Jobbik initiates parliamentary day of debate on capital punishment
Budapest (MTI) – The radical nationalist Jobbik party will initiate a day of debate in parliament about the reintroduction of capital punishment, party leader Gabor Vona said on Friday.
Vona told a May Day event in northern Budapest that international treaties would pose no obstacle to that move but there are even some Jobbik members who oppose the death penalty. He called the death penalty justifiable, citing the recent brutal murder of a shop assistant in Kaposvar in southwest Hungary and the murder of an 11-year old boy near the same city in 2012.
Vona said Hungary would be unable to leave the European Union with immediate effect because a move like that would drive it into bankruptcy.
Concerning the planned free trade agreement between the EU and the US, he criticised the government for “not making a fuss” about the possibility of large US companies “stripping Europe”. Vona accused the EU of inertia and said that he would ask all parties in central and eastern Europe to cast their differences aside and act together in changing the EU’s direction, for instance to protect markets in certain sectors.
Commenting on migration, he said Jobbik would support the government if it indeed takes action in this area. He said Hungary needs no refugees at all but it should make preparations for granting safe haven to ethnic Hungarian asylum-seekers from Ukraine.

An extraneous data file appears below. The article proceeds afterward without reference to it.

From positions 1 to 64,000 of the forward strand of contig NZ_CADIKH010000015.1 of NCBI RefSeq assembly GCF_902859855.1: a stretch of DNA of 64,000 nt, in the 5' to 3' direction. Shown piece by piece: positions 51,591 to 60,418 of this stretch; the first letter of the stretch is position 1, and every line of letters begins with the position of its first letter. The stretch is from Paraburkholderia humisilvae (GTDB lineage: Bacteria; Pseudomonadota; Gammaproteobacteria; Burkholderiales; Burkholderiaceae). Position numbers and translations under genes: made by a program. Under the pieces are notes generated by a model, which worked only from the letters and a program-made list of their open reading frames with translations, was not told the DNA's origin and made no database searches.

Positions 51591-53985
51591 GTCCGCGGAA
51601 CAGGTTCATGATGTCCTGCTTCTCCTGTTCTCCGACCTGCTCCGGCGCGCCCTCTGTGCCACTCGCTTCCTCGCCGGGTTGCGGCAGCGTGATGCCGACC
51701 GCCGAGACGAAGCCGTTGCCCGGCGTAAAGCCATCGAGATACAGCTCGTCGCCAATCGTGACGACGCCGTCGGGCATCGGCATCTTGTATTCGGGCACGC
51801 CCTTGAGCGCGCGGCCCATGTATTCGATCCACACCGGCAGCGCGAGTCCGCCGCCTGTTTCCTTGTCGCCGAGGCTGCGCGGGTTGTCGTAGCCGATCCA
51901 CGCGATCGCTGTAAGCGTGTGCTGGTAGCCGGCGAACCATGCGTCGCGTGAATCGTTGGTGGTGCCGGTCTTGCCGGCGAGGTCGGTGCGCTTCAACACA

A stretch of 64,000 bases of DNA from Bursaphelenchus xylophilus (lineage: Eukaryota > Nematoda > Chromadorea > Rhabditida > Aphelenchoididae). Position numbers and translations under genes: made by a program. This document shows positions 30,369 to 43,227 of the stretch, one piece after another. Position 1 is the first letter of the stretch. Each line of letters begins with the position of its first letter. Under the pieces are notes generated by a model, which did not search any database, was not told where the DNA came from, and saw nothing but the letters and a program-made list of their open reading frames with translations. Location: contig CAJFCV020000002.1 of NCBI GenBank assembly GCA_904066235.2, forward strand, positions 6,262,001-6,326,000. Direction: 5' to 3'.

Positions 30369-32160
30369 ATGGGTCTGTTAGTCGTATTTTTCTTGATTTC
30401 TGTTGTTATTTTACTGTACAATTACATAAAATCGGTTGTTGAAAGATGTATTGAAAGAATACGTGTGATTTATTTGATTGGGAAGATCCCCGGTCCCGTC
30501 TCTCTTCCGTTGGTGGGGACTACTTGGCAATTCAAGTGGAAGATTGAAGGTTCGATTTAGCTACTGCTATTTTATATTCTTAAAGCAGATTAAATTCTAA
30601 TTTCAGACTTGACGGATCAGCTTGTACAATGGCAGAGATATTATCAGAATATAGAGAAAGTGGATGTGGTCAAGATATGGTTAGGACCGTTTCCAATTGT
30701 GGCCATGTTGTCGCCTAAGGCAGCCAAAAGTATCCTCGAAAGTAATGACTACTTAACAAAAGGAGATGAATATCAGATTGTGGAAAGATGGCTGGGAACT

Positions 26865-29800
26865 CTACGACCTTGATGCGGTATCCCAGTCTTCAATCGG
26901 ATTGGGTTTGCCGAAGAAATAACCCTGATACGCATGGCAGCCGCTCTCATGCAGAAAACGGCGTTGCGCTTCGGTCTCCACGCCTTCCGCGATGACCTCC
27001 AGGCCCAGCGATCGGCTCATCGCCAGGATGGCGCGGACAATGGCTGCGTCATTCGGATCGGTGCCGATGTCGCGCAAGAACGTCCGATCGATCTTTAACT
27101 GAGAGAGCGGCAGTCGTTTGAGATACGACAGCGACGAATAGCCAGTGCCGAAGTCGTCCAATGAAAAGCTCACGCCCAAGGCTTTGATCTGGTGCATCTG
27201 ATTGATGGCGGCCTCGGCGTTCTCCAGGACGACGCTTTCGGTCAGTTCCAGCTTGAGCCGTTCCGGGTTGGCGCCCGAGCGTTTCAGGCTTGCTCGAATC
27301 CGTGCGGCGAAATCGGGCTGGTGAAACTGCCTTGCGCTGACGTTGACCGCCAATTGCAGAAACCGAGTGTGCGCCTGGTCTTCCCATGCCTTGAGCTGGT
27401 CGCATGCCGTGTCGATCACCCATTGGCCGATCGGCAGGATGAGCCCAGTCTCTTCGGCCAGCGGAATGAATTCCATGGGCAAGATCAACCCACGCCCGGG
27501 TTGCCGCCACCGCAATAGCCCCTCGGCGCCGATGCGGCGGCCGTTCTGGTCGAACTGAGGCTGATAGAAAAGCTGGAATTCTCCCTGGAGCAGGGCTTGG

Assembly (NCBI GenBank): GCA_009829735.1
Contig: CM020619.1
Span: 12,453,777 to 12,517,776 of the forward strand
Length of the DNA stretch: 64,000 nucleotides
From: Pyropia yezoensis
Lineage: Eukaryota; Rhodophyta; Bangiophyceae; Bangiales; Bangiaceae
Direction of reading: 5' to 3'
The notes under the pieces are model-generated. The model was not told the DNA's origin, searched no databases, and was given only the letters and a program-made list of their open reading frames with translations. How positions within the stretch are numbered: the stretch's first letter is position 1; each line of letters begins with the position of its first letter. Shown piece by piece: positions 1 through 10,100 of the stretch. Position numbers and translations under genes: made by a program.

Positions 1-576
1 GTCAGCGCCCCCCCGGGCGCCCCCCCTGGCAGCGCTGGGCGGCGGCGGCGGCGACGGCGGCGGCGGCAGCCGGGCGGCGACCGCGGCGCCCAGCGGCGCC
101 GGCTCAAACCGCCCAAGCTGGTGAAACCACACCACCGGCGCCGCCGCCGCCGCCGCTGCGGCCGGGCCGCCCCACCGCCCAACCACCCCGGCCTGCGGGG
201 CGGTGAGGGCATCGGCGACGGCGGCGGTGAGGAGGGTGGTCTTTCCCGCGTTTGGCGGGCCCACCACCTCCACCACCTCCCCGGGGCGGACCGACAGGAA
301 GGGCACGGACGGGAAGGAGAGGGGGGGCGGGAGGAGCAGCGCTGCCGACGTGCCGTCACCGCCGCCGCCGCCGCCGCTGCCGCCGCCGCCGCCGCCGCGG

If Jobbik comes to power, job creation will be in focus but those who do not work should not expect extra support, Vona said.
In response to a question about “Gypsy-Hungarian coexistence” he said the problems were not based on ethnicity but resulted from large social groups choosing a lifestyle that is not in line with the law. The dispute should start from this point, he added.
Commenting on Jobbik’s efforts to become a people’s party, Vona called it a principal aim to address the broadest possible social groups while retaining their original objectives. He said that Jobbik would refuse to enter a coalition with any of the current parties, and would try to govern even in minority. He criticised the ruling parties for attempting to hijack issues from Jobbik but then failing to act on them.